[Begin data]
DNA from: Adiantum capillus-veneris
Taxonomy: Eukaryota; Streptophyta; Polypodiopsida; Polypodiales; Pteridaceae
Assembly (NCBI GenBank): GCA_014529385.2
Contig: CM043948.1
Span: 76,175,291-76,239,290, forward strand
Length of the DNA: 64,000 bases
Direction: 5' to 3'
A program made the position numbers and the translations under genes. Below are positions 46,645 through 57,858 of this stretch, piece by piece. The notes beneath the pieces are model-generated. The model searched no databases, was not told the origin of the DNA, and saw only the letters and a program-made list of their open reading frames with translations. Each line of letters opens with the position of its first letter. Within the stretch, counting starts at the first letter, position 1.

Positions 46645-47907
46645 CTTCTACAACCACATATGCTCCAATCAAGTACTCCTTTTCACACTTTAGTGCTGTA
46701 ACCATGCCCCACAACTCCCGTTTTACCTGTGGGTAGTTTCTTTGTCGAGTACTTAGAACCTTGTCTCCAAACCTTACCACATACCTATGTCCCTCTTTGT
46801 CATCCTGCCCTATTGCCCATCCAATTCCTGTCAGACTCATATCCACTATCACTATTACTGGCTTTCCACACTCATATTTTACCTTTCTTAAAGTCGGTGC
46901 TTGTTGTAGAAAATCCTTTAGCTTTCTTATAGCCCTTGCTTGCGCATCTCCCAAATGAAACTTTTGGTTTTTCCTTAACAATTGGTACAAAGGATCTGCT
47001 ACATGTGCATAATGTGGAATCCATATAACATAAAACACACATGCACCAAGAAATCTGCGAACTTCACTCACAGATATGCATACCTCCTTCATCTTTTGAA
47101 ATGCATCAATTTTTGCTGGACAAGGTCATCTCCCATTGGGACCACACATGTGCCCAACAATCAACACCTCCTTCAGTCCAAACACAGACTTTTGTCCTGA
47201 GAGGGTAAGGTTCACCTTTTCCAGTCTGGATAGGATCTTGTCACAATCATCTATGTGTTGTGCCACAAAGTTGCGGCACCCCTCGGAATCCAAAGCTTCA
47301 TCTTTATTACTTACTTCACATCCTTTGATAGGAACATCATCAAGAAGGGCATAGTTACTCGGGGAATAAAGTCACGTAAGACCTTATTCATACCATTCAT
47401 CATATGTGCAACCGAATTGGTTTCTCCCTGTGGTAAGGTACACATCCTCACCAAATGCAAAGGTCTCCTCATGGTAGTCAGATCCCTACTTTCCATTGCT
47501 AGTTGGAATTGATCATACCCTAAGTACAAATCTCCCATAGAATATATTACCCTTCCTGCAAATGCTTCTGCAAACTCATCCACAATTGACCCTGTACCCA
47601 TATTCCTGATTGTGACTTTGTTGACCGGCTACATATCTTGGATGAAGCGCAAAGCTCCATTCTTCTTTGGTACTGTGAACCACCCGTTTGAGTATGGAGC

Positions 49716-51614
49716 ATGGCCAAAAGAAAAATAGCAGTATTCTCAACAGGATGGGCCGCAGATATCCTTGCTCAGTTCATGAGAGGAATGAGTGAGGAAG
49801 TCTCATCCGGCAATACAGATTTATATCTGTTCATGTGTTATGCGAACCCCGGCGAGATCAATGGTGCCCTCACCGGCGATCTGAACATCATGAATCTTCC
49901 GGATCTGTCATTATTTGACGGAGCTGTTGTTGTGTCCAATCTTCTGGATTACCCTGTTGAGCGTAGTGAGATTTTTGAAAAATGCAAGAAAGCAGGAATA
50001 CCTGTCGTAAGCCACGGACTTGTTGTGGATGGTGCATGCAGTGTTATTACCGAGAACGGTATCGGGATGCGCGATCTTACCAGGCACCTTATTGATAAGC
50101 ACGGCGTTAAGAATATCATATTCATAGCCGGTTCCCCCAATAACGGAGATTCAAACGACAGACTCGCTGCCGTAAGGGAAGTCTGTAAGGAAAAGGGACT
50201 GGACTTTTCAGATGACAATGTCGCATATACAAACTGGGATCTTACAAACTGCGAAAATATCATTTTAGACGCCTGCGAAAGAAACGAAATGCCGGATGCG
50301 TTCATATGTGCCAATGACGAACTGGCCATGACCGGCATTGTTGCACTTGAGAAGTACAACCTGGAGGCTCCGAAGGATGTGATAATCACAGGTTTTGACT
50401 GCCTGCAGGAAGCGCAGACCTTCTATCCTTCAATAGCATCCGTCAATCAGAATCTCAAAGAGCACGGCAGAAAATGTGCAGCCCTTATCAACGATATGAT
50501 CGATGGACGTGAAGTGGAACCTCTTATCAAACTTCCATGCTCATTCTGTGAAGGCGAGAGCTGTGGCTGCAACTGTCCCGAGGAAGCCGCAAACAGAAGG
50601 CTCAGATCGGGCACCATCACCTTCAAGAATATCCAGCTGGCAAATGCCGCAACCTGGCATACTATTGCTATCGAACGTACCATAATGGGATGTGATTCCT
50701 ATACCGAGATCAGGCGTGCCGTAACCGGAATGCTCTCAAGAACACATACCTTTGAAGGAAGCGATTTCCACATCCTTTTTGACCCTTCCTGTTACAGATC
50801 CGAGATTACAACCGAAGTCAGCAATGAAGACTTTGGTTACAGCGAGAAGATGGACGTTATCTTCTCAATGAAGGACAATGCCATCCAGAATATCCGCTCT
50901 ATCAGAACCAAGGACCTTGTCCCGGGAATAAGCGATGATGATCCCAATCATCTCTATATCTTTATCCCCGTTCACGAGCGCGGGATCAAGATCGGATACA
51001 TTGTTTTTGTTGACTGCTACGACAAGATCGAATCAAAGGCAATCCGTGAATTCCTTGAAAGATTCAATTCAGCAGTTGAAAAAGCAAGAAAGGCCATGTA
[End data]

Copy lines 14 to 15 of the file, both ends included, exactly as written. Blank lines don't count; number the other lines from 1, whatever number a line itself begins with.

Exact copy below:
47001 ACATGTGCATAATGTGGAATCCATATAACATAAAACACACATGCACCAAGAAATCTGCGAACTTCACTCACAGATATGCATACCTCCTTCATCTTTTGAA
47101 ATGCATCAATTTTTGCTGGACAAGGTCATCTCCCATTGGGACCACACATGTGCCCAACAATCAACACCTCCTTCAGTCCAAACACAGACTTTTGTCCTGA